That’s a bit of a headwind.
This week China’s big state-controlled banks announced plans to raise $11 billion through stock and bond sales to meet new capital requirements set by the country’s bank regulators.
For example, Bank of China (BACHY.PK) has announced plans for a $6 billion convertible bond offering.
Deals like that are just the first installment, however.
China’s big banks have another $22 billion in stock and bond sales in the pipeline. To keep with my previous example, in March Bank of China will ask regulators for permission to raise almost $30 billion
And that’s not the end of it. Chinese banks will have to raise at least $40 billion on the Shanghai stock market and $20 billion on the Hong Kong market by the end of 2011, Guotai Junan Securities estimates, according to the Financial Times.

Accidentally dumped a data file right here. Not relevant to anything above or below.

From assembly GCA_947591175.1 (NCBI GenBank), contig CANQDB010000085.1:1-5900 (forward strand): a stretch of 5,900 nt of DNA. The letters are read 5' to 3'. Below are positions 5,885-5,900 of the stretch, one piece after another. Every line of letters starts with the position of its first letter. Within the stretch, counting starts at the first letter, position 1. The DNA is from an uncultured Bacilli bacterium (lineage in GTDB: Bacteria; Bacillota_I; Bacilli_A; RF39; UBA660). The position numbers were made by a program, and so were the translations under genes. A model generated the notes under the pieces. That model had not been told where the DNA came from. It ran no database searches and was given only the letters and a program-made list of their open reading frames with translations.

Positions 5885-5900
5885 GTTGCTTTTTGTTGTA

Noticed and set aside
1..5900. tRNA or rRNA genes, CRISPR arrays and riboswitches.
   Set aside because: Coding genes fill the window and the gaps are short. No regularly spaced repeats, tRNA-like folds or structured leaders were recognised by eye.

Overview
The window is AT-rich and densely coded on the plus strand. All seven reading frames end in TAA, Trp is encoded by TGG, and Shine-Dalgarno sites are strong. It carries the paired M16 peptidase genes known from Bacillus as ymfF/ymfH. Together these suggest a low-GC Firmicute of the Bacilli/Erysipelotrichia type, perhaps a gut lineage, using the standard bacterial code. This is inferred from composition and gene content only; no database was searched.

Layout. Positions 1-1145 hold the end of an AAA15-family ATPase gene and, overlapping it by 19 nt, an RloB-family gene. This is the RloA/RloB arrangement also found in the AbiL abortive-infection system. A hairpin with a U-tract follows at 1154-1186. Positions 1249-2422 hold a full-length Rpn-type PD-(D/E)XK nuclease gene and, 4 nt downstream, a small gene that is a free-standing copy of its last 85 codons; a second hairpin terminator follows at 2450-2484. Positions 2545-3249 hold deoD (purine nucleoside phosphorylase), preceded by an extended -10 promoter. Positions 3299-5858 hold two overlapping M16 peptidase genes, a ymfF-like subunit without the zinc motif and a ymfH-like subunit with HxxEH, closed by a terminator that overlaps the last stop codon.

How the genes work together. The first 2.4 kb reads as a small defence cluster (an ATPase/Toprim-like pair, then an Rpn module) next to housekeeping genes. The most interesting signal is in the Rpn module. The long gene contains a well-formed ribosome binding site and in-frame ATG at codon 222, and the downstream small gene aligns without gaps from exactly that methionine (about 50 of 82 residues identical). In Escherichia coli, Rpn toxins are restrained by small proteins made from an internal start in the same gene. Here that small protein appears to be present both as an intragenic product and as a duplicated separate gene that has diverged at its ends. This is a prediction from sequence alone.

All the money that China’s big banks need to raise by selling stocks and bonds means that there’s less cash available to fuel appreciation in the rest of China’s market.
IPOs (initial public offerings of stock) will be the sector that feels the competition most directly. It certainly hasn’t helped that recent big Chinese IPOs haven’t lived up to expectations for huge gains on the first day of trading. XD Electric, for example, fell 2% on its first day of trading in Shanghai.
But taking $30 billion out of the pockets of stock and bond buyers isn’t going to help prices of any of Chinese stock traded in Hong Kong or Shanghai. $30 billion (or even the $90 billion projected through 2011) isn’t enough to tank the Chinese stock markets but it is enough to take a little bit of the air out of any bubble.
Which is just what Beijing regulators are hoping to accomplish.